A question came up recently about attrition, and digging a little deeper I realized this is something we all face unless we actively work to build enthusiasm and excitement into orchestra classes and rehearsals. The context here is in regards to teenagers, or tweens, when the social phase and brain development is underway.
As adults this time of our lives is easy to lose touch with but we all go through it. If you want the science on this, read up on it >>here or >>here, through respected academies and journals. For a very cursory explanation, this period of seemingly strange behavior during teen brain development is due to the fact that the frontal cortex, or where we learn the ability to reason and think before taking action, develops later, even into adulthood. (Although as with any theory, there are certainly scientific inquiries which would just as easily disagree.)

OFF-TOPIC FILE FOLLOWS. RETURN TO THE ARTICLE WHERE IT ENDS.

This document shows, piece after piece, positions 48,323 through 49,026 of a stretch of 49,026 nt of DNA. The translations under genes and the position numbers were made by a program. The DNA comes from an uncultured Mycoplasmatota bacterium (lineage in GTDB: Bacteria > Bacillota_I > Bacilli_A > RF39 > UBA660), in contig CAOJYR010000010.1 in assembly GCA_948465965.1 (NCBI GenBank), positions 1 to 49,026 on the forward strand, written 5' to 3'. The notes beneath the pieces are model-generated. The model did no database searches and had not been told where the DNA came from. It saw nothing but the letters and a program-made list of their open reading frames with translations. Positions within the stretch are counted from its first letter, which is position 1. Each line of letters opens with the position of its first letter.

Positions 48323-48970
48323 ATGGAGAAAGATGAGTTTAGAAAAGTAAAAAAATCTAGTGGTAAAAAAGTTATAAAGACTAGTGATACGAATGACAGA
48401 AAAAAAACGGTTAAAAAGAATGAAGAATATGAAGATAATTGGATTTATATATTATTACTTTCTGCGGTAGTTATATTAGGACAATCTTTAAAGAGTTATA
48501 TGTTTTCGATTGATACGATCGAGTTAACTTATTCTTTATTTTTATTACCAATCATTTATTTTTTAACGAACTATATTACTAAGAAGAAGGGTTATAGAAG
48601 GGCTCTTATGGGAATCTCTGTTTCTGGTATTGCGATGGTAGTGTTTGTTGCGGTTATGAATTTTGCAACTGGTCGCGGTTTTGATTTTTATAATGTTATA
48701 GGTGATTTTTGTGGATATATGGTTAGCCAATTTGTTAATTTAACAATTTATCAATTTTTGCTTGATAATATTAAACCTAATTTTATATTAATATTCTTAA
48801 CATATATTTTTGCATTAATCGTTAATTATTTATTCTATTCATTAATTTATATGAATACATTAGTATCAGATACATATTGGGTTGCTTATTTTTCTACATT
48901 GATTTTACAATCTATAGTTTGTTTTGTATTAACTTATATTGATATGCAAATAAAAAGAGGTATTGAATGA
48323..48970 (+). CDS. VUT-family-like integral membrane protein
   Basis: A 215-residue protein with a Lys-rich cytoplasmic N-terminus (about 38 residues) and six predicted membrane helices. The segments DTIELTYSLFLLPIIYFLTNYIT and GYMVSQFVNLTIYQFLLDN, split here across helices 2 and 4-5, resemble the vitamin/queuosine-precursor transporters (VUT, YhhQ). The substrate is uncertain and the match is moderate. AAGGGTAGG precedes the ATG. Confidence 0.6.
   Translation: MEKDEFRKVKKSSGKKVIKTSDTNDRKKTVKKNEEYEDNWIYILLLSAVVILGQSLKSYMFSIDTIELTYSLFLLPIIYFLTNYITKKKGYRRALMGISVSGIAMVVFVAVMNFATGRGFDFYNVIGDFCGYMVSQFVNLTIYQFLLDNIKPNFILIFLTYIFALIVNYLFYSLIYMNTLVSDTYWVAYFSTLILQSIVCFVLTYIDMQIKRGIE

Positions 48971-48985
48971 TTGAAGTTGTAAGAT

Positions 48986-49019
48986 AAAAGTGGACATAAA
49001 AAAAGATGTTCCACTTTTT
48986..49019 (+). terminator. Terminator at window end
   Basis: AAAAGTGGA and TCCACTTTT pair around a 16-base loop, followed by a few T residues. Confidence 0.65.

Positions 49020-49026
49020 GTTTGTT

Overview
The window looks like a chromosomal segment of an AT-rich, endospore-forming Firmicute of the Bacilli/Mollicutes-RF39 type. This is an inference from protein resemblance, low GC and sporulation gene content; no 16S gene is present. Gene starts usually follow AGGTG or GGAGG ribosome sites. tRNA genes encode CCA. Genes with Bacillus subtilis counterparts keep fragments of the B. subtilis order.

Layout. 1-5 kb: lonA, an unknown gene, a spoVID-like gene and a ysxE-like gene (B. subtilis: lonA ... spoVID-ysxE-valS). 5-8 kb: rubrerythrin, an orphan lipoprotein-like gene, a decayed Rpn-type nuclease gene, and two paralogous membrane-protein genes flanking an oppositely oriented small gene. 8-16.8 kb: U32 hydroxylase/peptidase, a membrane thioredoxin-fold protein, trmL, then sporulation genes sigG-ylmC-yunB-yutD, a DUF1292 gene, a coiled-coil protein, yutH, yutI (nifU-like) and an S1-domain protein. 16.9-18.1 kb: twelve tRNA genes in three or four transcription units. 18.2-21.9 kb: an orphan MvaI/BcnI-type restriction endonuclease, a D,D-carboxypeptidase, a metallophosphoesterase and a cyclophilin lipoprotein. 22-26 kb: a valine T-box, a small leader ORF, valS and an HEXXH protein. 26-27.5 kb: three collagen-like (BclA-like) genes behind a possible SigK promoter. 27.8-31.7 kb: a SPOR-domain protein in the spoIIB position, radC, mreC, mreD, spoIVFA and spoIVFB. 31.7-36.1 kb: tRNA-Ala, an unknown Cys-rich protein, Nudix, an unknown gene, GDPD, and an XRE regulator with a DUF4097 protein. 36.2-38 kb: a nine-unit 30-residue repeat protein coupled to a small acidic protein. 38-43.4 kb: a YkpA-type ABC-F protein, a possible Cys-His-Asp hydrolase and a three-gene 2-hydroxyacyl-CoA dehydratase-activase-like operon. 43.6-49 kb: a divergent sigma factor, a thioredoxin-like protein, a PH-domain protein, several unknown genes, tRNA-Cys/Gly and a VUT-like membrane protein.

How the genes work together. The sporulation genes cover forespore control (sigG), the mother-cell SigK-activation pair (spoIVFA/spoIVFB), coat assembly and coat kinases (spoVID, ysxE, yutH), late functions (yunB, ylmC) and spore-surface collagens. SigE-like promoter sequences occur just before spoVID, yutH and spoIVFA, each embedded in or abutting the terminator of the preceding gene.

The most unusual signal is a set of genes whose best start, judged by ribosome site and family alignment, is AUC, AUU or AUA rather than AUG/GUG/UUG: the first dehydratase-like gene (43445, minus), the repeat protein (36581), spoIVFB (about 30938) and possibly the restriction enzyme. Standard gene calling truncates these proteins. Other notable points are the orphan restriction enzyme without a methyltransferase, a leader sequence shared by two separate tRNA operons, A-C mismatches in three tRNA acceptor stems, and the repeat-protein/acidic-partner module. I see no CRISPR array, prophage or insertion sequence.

Off the top of my head I mentioned that it is important to make sure we are addressing the social needs of teenage participants, so what follows are things I and others have used to generate enthusiasm and retention beyond an intrinsic respect for excellence in music preparation and performance. These suggestions are not things you would use for every rehearsal, but should be built into a yearly plan so that over the course of a year there are things to look forward to.
Helping players take responsibility for their contributions in addition to concert preparation
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